The constructed tree and genetic algorithms are then used to generate rules for classifying the network connections. Other data mining approaches such as neural network [12], [13] and Bayesian classifiers are also exploited for the intrusion detection. The major challenge in the anomaly-based detection method is the occurrence of high false alarms.

3. DETECTION MECHANISM The primary focus of this section is to use DFT to model an algorithm for IDS to generate frequency pattern in order to detect network intrusions and also reduce false alarm rate during the detection process. In this paper, three different levels of detection mechanism would be used in order to reduce the false alarm rate during the detection process. The following are the three levels of detection mechanism that would be used in this work. • • •

The frequency-based approach which is specifically designed for intrusion pattern analysis on DOS, Probe and password guessing attacks. The µ value which is the threshold values (i.e. the average number of packets in each node set by the system by some amount). The third one is the average variance of packets sizes within a connection.

This detection mechanism is evaluated using a virtual network in NS2 simulator.

3.1. Intrusion Detection Using Frequency Strategy A technique introduced in signal processing on time-series data would be used for the frequency based intrusion detection. A time-series consists of a sequence of numbers each representing a data value at some point in time such as traffic throughput of networks. In this paper, consideration would be extended to three different kinds of time-series on network traffic. The first one is the time-series of packets throughput per unit time. The second is the time-series of inter-arrival time of the packets. The last one is the time-series of packet payload size. Our observation is that the attacks generated by coded scripts to flood a network with large amount of traffic such as DOS, probes, and guessing of passwords, may cause some regular patterns in the traffic data. These types of attacks often use fabricated constant sized payloads. The intrusion detection algorithm would be designed based on the observations above and it is expected to capture anomalous traffic behaviors, known attack signature as well as unknown attack signature. There are four steps for this approach. First, the connection history would be constructed for all those connections that are coming from new IPs and trace the traffic features including the packet size, the inter-arrival between packets and the packets throughput per unit time within or among the connections. Second, considering the possible huge amount of data, compressed time-series would be used to speed up the next step’s analysis. In the third step, DFT would be applied to the time-series data generated and collect the resulting frequency information. Both the global frequency patterns for all connections in the connection history and local frequency patterns for each single connection would be computed using DFT. Finally, by applying Fourier analysis to the time-series created by network traffic signal, the periodicity pattern that may exist in the network traffic would be identified. Figure 3.1 shows the Flow Chart for proposed Intrusion System. The detail and the whole strategy would be given at the following subsections.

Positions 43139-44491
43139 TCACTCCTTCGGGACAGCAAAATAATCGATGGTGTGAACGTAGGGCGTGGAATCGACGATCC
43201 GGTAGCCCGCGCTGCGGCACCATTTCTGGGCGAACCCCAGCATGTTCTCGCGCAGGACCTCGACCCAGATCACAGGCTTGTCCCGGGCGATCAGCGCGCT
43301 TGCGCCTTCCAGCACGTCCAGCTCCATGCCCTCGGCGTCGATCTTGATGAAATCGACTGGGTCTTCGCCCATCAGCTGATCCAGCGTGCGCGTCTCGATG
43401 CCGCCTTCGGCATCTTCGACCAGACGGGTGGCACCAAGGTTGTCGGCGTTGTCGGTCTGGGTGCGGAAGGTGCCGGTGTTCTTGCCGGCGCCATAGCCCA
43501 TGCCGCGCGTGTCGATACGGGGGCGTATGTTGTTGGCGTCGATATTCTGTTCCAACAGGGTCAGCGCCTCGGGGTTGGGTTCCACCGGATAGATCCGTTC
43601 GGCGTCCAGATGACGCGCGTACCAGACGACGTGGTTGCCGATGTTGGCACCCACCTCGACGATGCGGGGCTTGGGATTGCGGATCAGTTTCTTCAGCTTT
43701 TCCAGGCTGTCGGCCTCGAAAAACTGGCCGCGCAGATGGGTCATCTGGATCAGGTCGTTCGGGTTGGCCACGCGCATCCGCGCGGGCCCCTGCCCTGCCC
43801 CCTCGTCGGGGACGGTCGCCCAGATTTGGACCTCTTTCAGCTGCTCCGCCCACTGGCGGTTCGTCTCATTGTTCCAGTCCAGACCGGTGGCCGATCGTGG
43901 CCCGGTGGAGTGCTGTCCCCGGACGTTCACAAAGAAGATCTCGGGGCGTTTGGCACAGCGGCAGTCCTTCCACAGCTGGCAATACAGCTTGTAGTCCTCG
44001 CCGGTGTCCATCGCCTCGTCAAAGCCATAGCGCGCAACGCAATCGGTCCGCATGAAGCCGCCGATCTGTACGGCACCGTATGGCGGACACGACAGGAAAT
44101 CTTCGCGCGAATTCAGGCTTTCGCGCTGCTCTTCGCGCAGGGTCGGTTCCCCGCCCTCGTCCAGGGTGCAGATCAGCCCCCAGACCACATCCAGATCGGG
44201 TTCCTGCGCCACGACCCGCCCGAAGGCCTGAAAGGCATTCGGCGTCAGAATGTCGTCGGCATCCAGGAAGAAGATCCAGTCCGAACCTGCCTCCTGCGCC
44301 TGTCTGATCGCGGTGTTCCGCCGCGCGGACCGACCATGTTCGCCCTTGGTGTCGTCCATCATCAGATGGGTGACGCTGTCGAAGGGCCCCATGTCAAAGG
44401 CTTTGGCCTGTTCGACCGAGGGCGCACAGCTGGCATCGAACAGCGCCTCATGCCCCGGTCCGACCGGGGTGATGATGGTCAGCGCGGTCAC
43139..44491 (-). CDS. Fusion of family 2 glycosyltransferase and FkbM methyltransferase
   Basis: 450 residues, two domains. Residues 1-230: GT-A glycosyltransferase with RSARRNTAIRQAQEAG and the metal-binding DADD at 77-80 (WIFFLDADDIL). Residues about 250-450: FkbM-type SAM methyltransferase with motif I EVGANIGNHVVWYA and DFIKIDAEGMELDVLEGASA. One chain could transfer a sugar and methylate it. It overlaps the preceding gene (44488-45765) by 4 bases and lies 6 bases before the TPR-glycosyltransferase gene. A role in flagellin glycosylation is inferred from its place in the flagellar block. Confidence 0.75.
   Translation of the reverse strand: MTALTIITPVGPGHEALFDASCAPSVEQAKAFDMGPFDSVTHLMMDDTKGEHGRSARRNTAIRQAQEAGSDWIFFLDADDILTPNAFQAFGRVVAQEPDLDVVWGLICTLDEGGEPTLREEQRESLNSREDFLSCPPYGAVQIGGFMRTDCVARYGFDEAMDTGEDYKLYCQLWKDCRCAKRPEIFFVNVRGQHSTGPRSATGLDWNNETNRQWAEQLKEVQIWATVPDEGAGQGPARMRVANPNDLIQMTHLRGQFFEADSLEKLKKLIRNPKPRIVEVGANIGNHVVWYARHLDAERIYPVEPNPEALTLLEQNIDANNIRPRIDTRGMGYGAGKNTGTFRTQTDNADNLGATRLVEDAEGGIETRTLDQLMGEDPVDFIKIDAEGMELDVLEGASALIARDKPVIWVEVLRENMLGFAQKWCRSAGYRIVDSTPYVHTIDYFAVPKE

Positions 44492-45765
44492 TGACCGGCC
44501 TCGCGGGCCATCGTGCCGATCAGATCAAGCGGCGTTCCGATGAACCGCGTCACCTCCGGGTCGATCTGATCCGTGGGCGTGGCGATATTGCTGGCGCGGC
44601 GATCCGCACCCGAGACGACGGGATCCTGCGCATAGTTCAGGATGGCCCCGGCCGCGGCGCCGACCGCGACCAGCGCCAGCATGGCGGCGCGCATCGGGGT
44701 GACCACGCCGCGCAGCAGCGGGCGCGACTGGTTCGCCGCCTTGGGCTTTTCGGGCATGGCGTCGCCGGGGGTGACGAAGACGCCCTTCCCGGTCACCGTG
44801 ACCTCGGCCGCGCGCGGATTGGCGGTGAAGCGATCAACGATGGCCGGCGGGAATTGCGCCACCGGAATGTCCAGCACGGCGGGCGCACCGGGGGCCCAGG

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International Journal of Security, Privacy and Trust Management (IJSPTM) Vol 5, No 1, February 2016

3.2. General Flow Chart

Figure 4.4: Flowchart of Algorithm